Thursday, July 25, 2024

Copperbelt Activist Pushes for Swift Enactment of Local Content Law in Zambia

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Copperbelt based good governance activist Peter Mulenga has advocated the quick enactment of the local content law in Zambia.

Local content requirements are a type of trade protection mechanism that depends on the law to create requirements for international companies and forces them to produce or rent a certain amount of goods and services domestically.

Mr. Mulenga said the local content law will lead to job creation, boost the domestic private sector, facilitate technology transfer and build a competitive local workforce.

“Local content is important in Zambia for several reasons, and mining firms should support it to foster sustainable development, economic growth, and social progress within the country. Here are some key reasons why local content is important in Zambia and why mining firms should actively support it:Economic Development: Supporting local content in the mining sector stimulates economic development by creating opportunities for local businesses, entrepreneurs, and workers. It encourages the growth of domestic industries, fosters entrepreneurship, and generates income and employment within local communities. This, in turn, helps them to maintain their social responsibility policy and develop the mining towns they operate in.Our colleagues in DRC are well advanced in this policy and you can see results. Tanzania activated theirs, Botswana and South Africa do use the same law. Outsiders cannot conduct business in the DRC unless they use a local middleman,” Mr. Mulenga said.

“Job Creation: By Firming Houses buying goods and services from local suppliers and contractors and hiring local labor, mining firms will contribute to job creation, economic growth and skills development in Zambia. This helps to reduce unemployment rates, alleviate poverty, and improve livelihoods for local residents, particularly in regions where mining operations are located. Value Addition: Local content promotes value addition by encouraging the processing and beneficiation of raw materials within Zambia. This can lead to higher value exports, increased revenue generation, and a more sustainable and diversified economy over the long term,” he said.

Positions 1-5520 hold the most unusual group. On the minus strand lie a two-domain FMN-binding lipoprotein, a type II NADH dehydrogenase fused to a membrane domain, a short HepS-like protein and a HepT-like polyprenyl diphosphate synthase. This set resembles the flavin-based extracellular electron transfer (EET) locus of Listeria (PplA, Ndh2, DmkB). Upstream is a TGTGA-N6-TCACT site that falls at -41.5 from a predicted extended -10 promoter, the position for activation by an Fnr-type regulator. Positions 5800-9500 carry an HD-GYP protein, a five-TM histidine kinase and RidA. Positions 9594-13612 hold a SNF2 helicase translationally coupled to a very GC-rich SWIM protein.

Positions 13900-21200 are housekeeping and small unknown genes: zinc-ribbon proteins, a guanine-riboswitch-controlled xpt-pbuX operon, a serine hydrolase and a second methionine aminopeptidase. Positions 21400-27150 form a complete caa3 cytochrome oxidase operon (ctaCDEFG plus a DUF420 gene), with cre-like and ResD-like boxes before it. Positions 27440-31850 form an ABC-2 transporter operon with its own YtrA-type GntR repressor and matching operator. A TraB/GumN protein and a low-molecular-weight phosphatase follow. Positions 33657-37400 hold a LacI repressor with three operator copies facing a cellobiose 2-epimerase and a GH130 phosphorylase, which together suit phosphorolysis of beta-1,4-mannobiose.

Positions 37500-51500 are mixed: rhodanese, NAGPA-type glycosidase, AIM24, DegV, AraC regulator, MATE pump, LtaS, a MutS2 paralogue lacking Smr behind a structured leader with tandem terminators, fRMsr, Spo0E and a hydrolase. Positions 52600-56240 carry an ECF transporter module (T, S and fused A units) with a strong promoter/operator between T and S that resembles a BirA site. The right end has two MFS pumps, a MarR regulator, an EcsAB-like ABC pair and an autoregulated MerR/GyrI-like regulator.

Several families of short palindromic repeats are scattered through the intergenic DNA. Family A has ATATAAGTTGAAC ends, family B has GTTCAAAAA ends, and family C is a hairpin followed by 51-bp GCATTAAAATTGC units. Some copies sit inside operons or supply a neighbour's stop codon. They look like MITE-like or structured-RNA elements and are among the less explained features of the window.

Mr. Mulenga emphasised that the pending local content law should be supported for the sake of Zambia’s development.

“Capacity Building: Supporting local content initiatives builds the capacity and capabilities of local businesses, suppliers, and workforce. Mining firms can provide training, technology transfer, and skills development opportunities to empower local stakeholders and enhance their competitiveness in the global marketplace.Social Responsibility: Embracing local content demonstrates a commitment to corporate social responsibility (CSR) and sustainable development. Mining firms have a responsibility to contribute positively to the communities in which they operate by maximizing local benefits, respecting human rights, and minimizing negative environmental and social impacts,” Mr. Mulenga said.

Mr. Mulenga added that he is aware that Zambian suppliers are seeking for K30 million threshold to be set aside for Zambian suppliers and contractors.

“Enhanced Stakeholder Relations: Engaging with local communities and supporting local content initiatives can help mining firms build trust, strengthen relationships, and secure social acceptance. This can reduce social tensions, conflicts, and opposition to mining activities, enhancing the company’s social license to operate and long-term viability.Regulatory Compliance: Compliance with local content regulations and requirements is essential for maintaining a favorable operating environment and ensuring regulatory compliance. By adhering to local content policies, mining firms can avoid legal and reputational risks and demonstrate their commitment to responsible and sustainable business practices.”

Mr. Mulenga concluded:”In summary, local content is important in Zambia because it promotes economic development, job creation, value addition, capacity building, social responsibility, stakeholder engagement, and regulatory compliance. Mining firms should support local content to maximize the positive impacts of their operations and contribute to inclusive and sustainable development in Zambia.
Zambian suppliers are seeking for K30 million to be set aside for Zambian suppliers and contractors, since this is the only way for local entrepreneurs to develop. History will be made once this law is implemented; you will see a significant increase in economic development.”

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